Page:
Sunday, September 16, 2012

GFCF Chocolate Zucchini Snack Cake

 This is our new family favorite, and apparently the dog's favorite, too, since we came home to an empty 9x12 pan the first time I made it. She went to the trouble of taking it off the counter and removing the lid from the pan, so it must be worth the effort!

It was based on my carrot cake recipe, but with some modifications to make it a bit healthier, so I can call it a snack and eat it more often. It's easy peasy to make, and puts all of that zucchini to good use if you are sick of zucchini bread.


1 1/2 cups organic sugar

1 cup coconut or sunflower oil

4 organic eggs

1 tsp vanilla

3 cups grated zucchini

3 cups Bob's All Purpose gluten free four (or your preferred mix)

1/4 cup raw cocoa powder (of course you can use regular, but the raw has more minerals and iron)

1 1/2 tsp xanthan gum

2 tsp pumpkin pie spice

1 tsp baking soda

1 tsp gluten free baking powder

1 tsp salt

1/2 bag of  chocolate chips (CF for those making this dairy free)

Preheat oven to 350 degrees. Cream the sugar and oil. Add the eggs, one at a time. Add vanilla. Mix dry ingredients in a separate bowl, and wisk to mix. Add the zucchini and flour mixture, a cup at a time, alternating each and mixing well. Add chocolate chips and stir. Pour into a greased and floured 9x12 pan (use cocoa for the flour and you won't get white specks on your cake) and bake for around 35 minutes. Use a toothpick to test.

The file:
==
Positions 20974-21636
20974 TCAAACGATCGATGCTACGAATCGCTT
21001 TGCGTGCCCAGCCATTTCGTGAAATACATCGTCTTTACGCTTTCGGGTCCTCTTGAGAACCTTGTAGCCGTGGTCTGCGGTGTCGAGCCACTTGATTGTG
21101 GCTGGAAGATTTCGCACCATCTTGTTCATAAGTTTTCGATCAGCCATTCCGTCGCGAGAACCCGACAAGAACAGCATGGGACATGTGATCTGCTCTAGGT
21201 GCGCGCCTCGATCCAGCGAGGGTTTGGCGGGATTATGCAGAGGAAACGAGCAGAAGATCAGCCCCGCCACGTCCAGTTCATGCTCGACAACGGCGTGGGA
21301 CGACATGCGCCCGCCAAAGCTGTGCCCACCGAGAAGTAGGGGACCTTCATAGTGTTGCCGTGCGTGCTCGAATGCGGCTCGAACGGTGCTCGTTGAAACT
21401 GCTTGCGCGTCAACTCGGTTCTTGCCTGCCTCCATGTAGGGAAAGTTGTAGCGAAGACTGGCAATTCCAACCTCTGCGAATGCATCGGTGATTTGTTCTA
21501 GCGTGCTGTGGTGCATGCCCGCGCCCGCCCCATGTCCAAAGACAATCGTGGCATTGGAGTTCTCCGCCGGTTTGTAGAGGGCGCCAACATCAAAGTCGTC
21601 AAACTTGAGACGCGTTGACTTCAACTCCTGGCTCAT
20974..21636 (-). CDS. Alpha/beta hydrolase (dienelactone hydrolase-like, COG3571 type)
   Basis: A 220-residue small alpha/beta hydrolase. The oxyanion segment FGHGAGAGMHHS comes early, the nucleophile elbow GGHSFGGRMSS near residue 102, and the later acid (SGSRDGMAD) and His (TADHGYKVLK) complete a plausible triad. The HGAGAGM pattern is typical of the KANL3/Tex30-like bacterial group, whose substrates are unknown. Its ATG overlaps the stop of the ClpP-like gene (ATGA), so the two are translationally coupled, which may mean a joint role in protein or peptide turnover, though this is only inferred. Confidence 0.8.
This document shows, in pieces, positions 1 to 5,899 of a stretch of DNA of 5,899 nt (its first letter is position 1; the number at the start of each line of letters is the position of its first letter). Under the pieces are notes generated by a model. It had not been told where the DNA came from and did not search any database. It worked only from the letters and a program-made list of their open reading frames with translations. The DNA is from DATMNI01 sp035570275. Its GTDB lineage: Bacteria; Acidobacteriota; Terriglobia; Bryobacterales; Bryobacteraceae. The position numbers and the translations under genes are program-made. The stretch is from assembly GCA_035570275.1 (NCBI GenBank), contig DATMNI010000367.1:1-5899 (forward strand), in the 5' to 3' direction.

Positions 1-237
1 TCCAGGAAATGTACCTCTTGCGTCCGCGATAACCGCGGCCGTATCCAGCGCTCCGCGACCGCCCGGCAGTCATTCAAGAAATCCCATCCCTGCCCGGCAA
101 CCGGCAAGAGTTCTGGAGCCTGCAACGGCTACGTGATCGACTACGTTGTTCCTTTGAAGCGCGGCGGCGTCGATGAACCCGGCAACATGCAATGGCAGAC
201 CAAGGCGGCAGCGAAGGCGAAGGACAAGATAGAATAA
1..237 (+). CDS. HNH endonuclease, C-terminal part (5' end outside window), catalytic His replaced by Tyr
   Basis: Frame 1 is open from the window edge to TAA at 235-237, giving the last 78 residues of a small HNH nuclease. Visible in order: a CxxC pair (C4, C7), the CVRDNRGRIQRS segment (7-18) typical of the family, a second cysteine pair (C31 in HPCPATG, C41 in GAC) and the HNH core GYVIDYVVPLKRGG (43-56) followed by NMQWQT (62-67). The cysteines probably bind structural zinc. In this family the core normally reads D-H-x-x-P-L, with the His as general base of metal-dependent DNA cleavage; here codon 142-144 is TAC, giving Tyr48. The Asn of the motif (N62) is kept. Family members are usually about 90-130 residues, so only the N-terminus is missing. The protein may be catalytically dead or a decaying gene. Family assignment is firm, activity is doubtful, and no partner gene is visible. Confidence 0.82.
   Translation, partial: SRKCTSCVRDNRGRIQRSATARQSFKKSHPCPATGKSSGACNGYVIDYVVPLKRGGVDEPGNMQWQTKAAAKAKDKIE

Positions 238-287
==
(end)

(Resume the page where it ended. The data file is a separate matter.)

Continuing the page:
I don't frost it, but you could dust it with powdered sugar, or frost if you are going for a traditional cake. I skip the extra sugar so I can eat extra cake!

Sunday, September 9, 2012

Lego Towel

This is one of my favorite projects, and it's so easy! I don't have a tutorial, but it's simply an appliqué on a store bought towel (I got mine at Target for $5). I used fleece for the lego head. I chose fleece because it's soft and I had it on hand, but a micro-terry or french terrycloth would work as well. I did a Google search for lego heads and then drew the face on Wonder Bond free hand. I followed this procedure for the appliqué process, but I used a pressing cloth over the fleece (it melts!) and a lot of extra time to get the bond to stick. A little stitching and you have a custom Lego towel! It was Max's birthday present and has endured months of washing and is still going strong.